Novel Strategy Improves Cancer Cell Uptake of Nanoparticles
One of the promises of using nanoparticles to deliver potent anticancer agents to tumors is that it is easy to coat nanoparticles with tumor-targeting molecules that should increase the amount of drug that reaches a tumor while decreasing the amount of drug that hits healthy tissue. Taking this idea one step further, researchers at Harvard Medical School and the Massachusetts Institute of Technology have developed a strategy for identifying what could be called tumor uptake molecules for use on nanoparticles. This new class of tumor-targeting agents boosts the amount of drug-loaded nanoparticles that get into cancer cells.
Omid Farokhzad and Robert Langer, both members of the MIT-Harvard Center for Cancer Nanotechnology Excellence (CCNE), led this study. The researchers published their findings in the journal ACS Nano.
The MIT-Harvard CCNE team focused their discovery efforts on molecules known as aptamers, which are small pieces of RNA or DNA that form three-dimensional shapes capable of binding tightly and specifically to designated targets. In most instances, aptamers are constructed to target a known biomolecule—a disease-associated protein, for example. In this case, the investigators took a different approach and instead targeted two biological properties—the ability to distinguish a prostate cancer cell from a normal prostate cell and the ability to get into the diseased cells. They performed this feat by starting with a huge pool of random RNA sequences and through an iterative process gradually enriched this pool for RNAs that targeted and entered prostate cancer cells. After 12 cycles of this enrichment process, the investigators identified a small number of aptamers that each displayed superior tumor targeting and uptake properties.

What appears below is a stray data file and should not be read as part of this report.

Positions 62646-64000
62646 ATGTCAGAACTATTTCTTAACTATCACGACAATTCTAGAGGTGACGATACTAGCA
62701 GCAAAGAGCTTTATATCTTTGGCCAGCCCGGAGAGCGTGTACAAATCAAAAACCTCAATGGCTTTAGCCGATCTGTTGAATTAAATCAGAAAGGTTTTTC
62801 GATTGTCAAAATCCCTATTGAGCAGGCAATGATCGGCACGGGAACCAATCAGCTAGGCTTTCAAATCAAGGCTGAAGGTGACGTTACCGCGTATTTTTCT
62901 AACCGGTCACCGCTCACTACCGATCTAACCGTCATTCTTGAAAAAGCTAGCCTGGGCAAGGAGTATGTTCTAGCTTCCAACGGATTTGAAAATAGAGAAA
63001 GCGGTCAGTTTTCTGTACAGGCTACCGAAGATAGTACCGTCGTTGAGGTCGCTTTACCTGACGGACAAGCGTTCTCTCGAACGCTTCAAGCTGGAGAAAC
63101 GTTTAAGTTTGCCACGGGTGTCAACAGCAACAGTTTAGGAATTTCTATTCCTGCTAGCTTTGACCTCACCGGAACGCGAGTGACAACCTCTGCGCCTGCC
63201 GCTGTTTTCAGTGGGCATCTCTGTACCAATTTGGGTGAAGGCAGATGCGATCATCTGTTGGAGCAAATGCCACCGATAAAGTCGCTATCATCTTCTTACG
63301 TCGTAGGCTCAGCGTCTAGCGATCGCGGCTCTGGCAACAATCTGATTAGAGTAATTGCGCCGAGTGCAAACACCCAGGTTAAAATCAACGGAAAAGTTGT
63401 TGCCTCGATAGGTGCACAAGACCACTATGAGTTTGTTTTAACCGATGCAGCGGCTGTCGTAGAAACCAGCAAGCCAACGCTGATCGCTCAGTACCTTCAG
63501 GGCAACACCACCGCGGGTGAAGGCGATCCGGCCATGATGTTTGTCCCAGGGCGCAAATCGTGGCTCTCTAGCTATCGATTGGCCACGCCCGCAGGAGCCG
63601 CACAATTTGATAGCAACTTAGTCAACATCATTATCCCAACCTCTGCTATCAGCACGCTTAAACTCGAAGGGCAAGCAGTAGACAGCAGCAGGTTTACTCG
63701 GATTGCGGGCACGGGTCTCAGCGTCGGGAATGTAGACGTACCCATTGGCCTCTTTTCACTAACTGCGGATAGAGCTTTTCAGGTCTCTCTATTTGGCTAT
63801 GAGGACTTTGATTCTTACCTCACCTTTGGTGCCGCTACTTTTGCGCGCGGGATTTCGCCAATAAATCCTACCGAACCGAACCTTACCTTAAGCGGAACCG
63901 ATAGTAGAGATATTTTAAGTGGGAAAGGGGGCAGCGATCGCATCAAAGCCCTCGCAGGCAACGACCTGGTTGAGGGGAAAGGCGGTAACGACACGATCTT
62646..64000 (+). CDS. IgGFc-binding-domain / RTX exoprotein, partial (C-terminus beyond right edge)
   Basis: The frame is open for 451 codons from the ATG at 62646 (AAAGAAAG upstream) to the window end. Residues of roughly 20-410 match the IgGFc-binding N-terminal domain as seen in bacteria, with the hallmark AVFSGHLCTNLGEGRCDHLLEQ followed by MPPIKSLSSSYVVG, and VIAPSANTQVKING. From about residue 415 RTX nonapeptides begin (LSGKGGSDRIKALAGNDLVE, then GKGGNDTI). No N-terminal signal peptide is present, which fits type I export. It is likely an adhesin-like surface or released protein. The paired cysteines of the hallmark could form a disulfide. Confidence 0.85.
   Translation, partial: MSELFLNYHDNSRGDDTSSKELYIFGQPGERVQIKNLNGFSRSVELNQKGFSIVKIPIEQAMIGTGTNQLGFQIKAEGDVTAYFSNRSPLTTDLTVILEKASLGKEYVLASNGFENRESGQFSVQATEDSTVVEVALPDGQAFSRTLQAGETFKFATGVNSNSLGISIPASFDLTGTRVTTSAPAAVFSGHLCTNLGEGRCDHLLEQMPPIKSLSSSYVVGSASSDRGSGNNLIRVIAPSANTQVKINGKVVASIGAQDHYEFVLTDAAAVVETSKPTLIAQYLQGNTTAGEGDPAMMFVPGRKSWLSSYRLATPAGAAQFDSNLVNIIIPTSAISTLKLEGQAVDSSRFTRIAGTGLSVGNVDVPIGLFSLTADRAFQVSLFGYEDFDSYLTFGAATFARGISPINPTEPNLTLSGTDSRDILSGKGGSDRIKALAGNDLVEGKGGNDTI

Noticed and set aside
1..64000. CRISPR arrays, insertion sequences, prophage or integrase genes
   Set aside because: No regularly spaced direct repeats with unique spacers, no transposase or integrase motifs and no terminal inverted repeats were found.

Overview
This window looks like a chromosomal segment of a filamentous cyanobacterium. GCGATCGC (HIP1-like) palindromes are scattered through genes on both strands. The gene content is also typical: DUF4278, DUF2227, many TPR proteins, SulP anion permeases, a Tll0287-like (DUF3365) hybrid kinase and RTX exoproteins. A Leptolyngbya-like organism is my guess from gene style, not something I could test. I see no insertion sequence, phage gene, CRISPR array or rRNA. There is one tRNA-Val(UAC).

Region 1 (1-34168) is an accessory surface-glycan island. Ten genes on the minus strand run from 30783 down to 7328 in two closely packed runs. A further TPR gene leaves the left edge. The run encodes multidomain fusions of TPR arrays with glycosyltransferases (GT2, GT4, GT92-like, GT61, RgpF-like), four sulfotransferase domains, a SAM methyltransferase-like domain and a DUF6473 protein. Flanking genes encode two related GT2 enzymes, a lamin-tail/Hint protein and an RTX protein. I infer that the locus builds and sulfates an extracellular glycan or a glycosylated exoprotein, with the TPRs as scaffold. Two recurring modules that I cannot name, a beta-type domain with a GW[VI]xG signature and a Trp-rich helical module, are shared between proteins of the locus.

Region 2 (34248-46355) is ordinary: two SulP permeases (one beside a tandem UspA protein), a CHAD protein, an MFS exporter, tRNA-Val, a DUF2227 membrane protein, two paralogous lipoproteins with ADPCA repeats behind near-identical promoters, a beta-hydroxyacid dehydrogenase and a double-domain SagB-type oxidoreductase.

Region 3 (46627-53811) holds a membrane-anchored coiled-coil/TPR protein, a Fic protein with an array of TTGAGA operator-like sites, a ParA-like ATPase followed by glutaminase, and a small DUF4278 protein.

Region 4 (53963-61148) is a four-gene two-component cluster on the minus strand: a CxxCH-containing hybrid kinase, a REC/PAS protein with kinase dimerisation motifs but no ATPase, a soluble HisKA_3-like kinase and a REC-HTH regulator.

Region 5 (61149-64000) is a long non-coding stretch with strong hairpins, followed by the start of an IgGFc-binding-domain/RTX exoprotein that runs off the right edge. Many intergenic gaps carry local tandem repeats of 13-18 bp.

The researchers chose one of these aptamers and linked it to a polymer nanoparticle loaded with docetaxel, a potent anticancer agent. Experiments have so far shown that this construct has no effect on normal cells but is highly toxic to prostate cancer cells. The investigators are planning further studies in animal models of prostate cancer. They note that this approach is easily modified to finding targeting and uptake aptamers for any type of cancer cell.
This work, which is detailed in a paper titled, "Engineering of targeted nanoparticles for cancer therapy using internalizing aptamers isolated by cell-uptake selection," was supported in part by the NCI Alliance for Nanotechnology in Cancer, a comprehensive initiative designed to accelerate the application of nanotechnology to the prevention, diagnosis, and treatment of cancer. An abstract of this paper is available at the journal's website.